We raised anchor at 9am and sailed with our small baby spinny in a lazy 7 knot breeze for our next destination, the southern anchorage at Ko Lanta. As we rounded Ko Ngai the wind increased to over 20 knots. Time for baby spinny to come down and big genoa to go up! We dropped spinny and raised a full genny in time for a 25 knot blow on the beam, dodging many fishing flags along the route. With a helpful current, Blue Heeler reached a speed over ground of 9.4 knots as we sailed along towards Ko Lanta. As we rounded the south west corner of Ko Lanta the wind eased, but we were knocked by ‘bullets’ along the way as the wind tore down from the higher elevations. We stopped at the southern end of Lanta overnight, then continued the next day once more getting knocked by bullets up to 28 knots. The anchorage at the northern end of Lanta is only 10nm from the south. It’s a wide bay overlooking a sandy, touristy beach and can accommodate many, many yachts in a 5-10m depth on good holding sand. The resorts and restaurants along the beach accommodate the many European and Russian families and the local town of Saladan is an easy 2km walk or a short ride by Tuc-Tuc. In Saladan you can buy heaps of cheap Thai clothes, tasty meals or sign up for a visit to one of the local islands. On the way to Saladan is a good market offering heaps of fresh foods, herbs, chicken, fish, seafood and such. An unusual sight there was a table heaped up with pork ready to buy. Disturbingly in the middle of a table was a large pink pig’s head with eyes staring blankly into space and its tongue hanging out. Even more disturbing was a young Muslim girl starring aghast and big-eyed at the table of forbidden meat. Her mum gently grabbed her arm and swiftly lead her away.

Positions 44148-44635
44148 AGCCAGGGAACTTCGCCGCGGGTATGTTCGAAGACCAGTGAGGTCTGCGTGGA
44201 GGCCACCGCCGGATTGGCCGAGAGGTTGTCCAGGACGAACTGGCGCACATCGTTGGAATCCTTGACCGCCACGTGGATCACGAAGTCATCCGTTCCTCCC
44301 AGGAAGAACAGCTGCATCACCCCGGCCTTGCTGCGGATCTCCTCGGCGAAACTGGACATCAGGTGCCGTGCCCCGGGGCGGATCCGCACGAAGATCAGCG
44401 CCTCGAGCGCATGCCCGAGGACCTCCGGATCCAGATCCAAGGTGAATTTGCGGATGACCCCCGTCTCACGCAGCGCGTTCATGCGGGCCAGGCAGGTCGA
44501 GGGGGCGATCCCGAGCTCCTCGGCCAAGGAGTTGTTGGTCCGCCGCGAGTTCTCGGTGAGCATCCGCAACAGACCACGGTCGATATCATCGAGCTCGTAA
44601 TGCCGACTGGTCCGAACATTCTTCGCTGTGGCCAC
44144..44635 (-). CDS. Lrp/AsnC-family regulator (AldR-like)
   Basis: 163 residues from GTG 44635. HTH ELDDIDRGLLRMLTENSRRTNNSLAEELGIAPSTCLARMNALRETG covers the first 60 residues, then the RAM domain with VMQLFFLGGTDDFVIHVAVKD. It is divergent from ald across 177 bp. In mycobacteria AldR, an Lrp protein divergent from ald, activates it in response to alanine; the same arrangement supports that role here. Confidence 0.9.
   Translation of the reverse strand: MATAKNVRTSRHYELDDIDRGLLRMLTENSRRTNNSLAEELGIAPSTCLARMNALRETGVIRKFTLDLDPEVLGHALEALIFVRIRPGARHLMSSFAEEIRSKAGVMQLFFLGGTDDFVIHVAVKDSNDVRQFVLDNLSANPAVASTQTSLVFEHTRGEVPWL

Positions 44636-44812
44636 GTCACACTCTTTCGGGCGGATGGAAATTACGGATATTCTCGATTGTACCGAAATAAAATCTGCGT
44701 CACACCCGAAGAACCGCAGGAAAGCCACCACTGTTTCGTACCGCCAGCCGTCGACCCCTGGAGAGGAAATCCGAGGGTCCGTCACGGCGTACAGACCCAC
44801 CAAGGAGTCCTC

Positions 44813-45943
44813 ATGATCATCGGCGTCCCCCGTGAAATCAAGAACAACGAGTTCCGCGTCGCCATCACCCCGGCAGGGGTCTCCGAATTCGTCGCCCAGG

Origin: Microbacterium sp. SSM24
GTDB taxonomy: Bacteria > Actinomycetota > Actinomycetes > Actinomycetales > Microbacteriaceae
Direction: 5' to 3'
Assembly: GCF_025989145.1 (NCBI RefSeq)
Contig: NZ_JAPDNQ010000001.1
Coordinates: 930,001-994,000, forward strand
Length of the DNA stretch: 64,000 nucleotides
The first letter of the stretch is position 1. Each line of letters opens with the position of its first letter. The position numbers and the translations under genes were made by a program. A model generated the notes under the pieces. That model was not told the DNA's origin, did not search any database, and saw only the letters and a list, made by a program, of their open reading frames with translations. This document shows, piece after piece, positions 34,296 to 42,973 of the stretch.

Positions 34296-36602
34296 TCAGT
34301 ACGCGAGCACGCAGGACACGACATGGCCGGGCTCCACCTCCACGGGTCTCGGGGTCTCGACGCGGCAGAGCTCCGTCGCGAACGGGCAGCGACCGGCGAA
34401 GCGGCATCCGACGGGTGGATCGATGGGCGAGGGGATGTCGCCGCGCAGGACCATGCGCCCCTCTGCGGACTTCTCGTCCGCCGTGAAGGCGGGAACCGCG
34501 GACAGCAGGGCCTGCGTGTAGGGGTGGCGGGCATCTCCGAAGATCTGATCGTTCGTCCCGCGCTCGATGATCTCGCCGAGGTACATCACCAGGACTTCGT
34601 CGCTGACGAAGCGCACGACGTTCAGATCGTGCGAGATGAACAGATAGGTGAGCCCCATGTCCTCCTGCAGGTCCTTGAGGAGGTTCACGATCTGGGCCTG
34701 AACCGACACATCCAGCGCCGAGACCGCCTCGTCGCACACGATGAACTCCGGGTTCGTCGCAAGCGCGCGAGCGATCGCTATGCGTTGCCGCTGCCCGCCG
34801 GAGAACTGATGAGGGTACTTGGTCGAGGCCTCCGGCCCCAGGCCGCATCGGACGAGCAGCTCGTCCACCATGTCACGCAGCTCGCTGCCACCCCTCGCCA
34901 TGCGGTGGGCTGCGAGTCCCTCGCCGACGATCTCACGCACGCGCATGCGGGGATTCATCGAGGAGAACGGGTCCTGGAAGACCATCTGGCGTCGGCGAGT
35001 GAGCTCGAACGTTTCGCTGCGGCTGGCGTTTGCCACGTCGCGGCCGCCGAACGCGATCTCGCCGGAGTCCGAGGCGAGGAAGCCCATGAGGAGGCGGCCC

We are using free WIFI so we haven’t yet had the need to purchase an Internet SIM card. WIFI is readily available at most places. No problem using ATMs either. The Thais cater for tourists very well, and always with a friendly smile, which they are famous for.
One thing is for certain is that there is no need to ask the locals “Where’s the best Thai restaurant?”. Every meal we have here is cheap, fresh, and tasty, as Thai food is renown for.
Seems like we’ll be using every minute of our Visa in Thailand. Until next time…
Aisha at Rebak enjoying the New Year’s Eve celebrations.